It is seen as cheap and of less value but the vegetable is a potential goldmine
The cabbage is considered the cheapest and most easily available vegetable one can serve as part of a meal. Interestingly, in many restaurants and hotels around the country, ordering a meal of ugali and the vegetable is considered as a sign of bad financial times.
Though often compared to the kale, the cabbage is less valued than some traditional vegetables, which do not need a lot of care and attention in growing. The market price of the vegetable, at about Sh20 a kilo, is also low compared to what one pays for other greens, including kales.
Yet, for Nimrod Kibet Mengich, a 29-year-old farmer from Uasin Gishu, the cabbage is a gold mine that he has reaped from. He has taken to growing it with a passion, after realizing the great potential, which many people in the region are unaware of.
He grows the Quisor F1 variety of cabbages on his two-acre piece of land.
The farmer harvests up to 37,000 heads of cabbage and sells each at Sh30, fetching over Sh1 million. His investment in the whole venture is about Sh50,000.
But the cost does not include a drip irrigation system purchased earlier at Sh350,000, including installation. The irrigation system is a fixed asset purchase he had made when he ventured into horticulture farming. He says the remaining half of the farm will also soon be fitted with pipes. The farmer gets his water from a community borehole.
His long-term plan is to put 10 acres under drip irrigation and horticulture. He bought the cabbage seeds at Sh10,000 and fertiliser for a similar amount. Tillage cost him Sh5,000, chemicals, Sh6,000 and labour, Sh18,000 for the 75 days the crop is on the farm, from planting to harvesting.
But how did Mr Mengich get into farming?
“I had tried out some retail businesses but quit as I always had confrontations with my customers, which is not healthy for any business.” In 2008, he decided to try his hand at horticulture and has never looked back.
With an initial capital of Sh290,000, which he borrowed from the Youth Enterprise Fund, Mr Mengich started farming on a quarter acre in Kipsenende Village on the outskirts of Eldoret Town, off the Eldoret – Eldama Ravine highway. Part of the money went into buying an extra half an acre.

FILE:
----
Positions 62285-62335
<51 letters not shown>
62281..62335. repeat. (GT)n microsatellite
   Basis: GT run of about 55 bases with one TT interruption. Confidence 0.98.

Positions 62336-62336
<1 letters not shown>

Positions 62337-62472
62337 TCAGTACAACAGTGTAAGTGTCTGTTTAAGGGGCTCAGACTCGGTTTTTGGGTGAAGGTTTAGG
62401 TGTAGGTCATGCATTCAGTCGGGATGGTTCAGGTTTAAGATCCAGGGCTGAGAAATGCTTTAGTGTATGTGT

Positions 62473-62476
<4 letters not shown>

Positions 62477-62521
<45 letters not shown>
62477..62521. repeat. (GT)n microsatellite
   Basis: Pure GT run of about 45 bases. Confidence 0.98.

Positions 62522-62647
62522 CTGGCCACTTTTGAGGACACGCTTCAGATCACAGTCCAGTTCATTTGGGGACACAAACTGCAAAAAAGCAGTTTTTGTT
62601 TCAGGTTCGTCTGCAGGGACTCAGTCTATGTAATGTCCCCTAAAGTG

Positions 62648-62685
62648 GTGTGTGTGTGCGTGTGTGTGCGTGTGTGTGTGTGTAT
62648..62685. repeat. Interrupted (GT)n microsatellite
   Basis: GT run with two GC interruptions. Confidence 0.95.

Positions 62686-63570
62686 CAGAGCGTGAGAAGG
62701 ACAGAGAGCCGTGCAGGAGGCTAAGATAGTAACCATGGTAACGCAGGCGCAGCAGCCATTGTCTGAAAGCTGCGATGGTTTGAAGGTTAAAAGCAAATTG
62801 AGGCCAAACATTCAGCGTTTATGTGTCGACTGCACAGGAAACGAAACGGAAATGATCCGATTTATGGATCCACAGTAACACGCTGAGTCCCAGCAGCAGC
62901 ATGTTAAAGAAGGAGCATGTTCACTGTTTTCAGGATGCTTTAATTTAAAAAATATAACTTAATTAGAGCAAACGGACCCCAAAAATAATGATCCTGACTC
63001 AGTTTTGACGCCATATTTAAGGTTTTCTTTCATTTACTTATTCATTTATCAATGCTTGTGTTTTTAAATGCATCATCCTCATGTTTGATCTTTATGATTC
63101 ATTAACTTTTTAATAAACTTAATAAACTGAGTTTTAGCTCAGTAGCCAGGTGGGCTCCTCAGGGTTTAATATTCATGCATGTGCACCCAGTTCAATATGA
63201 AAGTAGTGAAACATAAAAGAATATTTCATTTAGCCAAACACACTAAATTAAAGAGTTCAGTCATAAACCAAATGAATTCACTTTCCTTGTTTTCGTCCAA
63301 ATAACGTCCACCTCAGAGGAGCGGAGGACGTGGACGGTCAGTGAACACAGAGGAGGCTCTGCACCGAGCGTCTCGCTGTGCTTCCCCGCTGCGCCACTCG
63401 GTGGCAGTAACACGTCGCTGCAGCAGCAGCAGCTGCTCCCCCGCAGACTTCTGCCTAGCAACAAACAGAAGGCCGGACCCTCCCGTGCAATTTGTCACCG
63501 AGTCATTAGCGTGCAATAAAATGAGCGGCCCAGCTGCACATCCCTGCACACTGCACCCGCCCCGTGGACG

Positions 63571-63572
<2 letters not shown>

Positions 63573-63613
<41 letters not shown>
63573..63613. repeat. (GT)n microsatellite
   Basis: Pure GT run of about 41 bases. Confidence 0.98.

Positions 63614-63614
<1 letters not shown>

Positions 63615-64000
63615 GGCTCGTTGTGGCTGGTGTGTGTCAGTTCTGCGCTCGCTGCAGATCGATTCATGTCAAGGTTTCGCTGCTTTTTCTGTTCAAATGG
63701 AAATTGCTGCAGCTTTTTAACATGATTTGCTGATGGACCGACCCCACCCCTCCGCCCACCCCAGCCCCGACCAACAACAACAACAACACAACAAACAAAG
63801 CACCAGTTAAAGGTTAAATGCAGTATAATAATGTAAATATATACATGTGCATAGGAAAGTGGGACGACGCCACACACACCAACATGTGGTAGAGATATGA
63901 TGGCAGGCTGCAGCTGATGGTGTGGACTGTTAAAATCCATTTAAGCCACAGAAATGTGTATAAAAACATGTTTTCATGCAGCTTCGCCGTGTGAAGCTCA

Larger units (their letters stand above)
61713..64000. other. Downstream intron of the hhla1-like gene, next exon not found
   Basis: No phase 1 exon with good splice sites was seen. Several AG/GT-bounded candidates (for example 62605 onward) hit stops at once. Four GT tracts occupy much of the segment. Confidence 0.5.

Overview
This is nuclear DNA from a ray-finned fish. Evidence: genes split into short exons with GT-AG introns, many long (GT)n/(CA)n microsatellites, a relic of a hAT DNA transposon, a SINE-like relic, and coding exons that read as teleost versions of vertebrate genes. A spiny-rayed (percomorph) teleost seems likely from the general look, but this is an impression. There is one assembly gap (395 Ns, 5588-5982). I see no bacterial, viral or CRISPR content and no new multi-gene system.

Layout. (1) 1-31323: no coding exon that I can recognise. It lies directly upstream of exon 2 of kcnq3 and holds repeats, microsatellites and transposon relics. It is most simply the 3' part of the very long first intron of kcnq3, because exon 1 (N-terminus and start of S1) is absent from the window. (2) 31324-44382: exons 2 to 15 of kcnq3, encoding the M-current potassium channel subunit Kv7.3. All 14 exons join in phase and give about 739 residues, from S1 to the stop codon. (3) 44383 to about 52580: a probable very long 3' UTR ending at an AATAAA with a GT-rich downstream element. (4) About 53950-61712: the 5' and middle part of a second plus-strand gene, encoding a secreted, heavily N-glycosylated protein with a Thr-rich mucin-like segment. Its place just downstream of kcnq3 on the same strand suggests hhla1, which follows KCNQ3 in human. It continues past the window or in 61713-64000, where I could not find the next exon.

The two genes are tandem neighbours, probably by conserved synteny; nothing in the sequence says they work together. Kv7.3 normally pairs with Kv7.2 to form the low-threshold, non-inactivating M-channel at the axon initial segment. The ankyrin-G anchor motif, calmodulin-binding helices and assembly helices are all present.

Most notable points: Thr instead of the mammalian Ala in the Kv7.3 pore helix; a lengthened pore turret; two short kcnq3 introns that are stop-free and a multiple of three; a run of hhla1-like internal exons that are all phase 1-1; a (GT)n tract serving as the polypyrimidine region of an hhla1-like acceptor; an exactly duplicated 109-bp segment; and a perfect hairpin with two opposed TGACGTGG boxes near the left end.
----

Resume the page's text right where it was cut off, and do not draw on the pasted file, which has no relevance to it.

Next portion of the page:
Today, he has two acres and plans an additional half an acre when he plants next. The farmer, who started by growing baby corn, snow peas, sugar snaps, French beans and carrots, says he chose horticulture because the crops mature within a short time and can be grown up to four times a year.
“Baby-corn takes 65 days to mature, snow peas, 55 days, French beans, 45 days and Quisor cabbages, 75 days,” Mr Mengich said during an interview on his farm.
“There are many problems in the cereals sector and to get any tangible returns, one should be a large-scale farmer,” he adds. “I have been planting carrots and after this harvest, I will plant potatoes. I keep changing the crops because of market demand.”
With the drip irrigation, one can use the farm throughout the year. He has been growing vegetables mostly for export, having been contracted by a private firm.
However, he has since registered his own company, White Highlands Horticulture. “The only ones that I sell locally are those which may not meet export standards, but are good for the local market. In the export market, even a tiny black spot on produce is an issue,” he adds.
Despite the interest already shown by a local university in the crop, his first consignment, which he exported under his company went to Seychelles. The consignment was exported through Eldoret International Airport.